A burly, middle-aged man passes me, turns around, and comes back. “Barco?” he asks. He points the way to a shack covered by tarps and lifts the flap for me. “Frio!” It’s raining heavily and it’s chilly. He wants me to wait here. So I wait.
About thirty or forty minutes later, the ferry, the Flor do Gaz, pulls up to the dock. The captain, in a yellow pullover and the archetypal captain’s hat, gestures to come onboard the small boat, and when I step below deck, he directs me to a seat on the long wooden benches.
The ferry pitches violently from side to side and I begin to wonder if I’ve made an error in judgment. I clutch the bench and the captain notices my discomfiture. He mocks me - “Oh my god! Oh my god!” – but with a German inflection, so it sounds more like “Oh my goot! Oh my goot!” I wonder which tourist he picked that up from.
When we dock, I’m too eager to pop out from below deck and the captain holds up his palm: “Easy. Easy.” It’s drizzling as I jump to the dock and walk along the riverbank. It is very quiet, a few men on street corners, a photogenic cat or two darting between doorsills.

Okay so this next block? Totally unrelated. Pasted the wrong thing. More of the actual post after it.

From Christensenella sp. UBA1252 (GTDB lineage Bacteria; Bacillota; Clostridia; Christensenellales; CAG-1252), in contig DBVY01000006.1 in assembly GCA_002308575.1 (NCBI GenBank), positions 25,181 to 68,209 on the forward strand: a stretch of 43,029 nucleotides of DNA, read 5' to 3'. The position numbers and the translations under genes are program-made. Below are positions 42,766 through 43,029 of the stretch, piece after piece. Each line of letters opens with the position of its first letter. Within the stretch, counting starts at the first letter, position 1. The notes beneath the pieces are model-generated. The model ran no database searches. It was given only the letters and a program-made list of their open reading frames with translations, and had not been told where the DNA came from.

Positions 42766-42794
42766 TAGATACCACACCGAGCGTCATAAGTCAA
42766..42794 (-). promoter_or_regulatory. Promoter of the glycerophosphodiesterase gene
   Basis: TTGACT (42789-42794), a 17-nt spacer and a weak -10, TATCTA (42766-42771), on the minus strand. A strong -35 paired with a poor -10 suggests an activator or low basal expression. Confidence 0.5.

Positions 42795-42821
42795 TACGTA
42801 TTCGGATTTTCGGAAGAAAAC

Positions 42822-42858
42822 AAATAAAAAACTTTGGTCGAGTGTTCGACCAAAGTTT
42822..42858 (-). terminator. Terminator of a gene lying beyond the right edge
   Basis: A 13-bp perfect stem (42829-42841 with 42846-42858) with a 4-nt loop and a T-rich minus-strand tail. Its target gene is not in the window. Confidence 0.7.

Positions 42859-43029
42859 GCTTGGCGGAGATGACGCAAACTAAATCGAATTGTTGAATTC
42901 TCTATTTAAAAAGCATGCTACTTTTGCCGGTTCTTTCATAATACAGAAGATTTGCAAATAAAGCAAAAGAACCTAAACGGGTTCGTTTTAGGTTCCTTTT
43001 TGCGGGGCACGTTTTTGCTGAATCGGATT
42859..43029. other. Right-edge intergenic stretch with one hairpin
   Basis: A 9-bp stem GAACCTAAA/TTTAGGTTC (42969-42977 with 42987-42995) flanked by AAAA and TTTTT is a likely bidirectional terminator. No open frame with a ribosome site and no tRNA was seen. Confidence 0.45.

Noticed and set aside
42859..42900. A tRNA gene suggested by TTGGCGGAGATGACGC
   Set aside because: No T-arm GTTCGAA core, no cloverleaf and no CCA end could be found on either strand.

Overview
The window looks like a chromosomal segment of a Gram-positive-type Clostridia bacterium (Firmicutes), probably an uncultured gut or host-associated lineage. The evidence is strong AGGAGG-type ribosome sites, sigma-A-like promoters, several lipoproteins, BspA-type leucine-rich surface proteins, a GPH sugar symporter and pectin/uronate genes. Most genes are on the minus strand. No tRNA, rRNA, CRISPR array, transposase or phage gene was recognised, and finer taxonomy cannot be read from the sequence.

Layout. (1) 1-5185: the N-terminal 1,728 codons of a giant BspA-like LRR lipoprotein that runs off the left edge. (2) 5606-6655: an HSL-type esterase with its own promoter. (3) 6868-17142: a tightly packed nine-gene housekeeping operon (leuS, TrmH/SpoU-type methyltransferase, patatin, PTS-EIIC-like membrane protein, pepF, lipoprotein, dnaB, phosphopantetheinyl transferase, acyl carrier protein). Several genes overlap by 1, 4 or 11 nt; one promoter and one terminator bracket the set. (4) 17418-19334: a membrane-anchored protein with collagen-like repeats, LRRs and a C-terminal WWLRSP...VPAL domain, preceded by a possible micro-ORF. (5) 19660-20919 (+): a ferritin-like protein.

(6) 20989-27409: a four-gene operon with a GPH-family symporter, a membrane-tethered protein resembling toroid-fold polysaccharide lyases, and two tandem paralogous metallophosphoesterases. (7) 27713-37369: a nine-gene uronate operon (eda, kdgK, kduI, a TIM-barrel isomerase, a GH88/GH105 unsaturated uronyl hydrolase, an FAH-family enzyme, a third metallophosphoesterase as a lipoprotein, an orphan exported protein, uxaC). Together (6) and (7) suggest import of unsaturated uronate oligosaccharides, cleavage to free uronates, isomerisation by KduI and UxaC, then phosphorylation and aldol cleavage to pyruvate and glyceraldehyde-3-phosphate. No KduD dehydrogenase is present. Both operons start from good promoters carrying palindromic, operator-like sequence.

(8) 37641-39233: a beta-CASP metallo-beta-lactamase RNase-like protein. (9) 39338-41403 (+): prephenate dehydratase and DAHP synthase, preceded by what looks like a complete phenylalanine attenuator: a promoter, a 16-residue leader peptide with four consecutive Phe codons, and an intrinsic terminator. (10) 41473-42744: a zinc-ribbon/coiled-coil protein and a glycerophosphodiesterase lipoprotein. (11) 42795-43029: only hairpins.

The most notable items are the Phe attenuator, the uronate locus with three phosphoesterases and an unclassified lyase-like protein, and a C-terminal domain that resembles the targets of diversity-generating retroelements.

When the sun comes out, the sky is suddenly blue and there are sounds of life at lunchtime. Several men have a grill set up on a street corner and are flipping spicy, grilled pieces of frango (chicken). Tempting, but I don’t feel welcome here. While Afurada is no stranger to publicity and was the subject of Pedro Neves’ documentary A Olhar O Mar (Gazing out to Sea), I am here months before the tourist season and my camera is causing questions. Nonetheless, when a wizened but sturdy dowager asks the time, I take advantage of the opportunity and ask, “Foto por favor?” She agrees.
It is a bizarre image: A woman garbed entirely in black, clomping around in heavy rubber boots, hanging her laundry to dry on the communal racks. In the background looms modernity.
Abruptly, she is done. She veers away from me and heads home.
I’m hungry now, so I board the ferry. The crossing is choppy again. Two women, wrapped well in shawls, are my company. Their expressions are impassive, but almost a bit dreamy, though the waves push our tiny vessel to and fro relentlessly.
Perhaps this is just the nature of the Douro.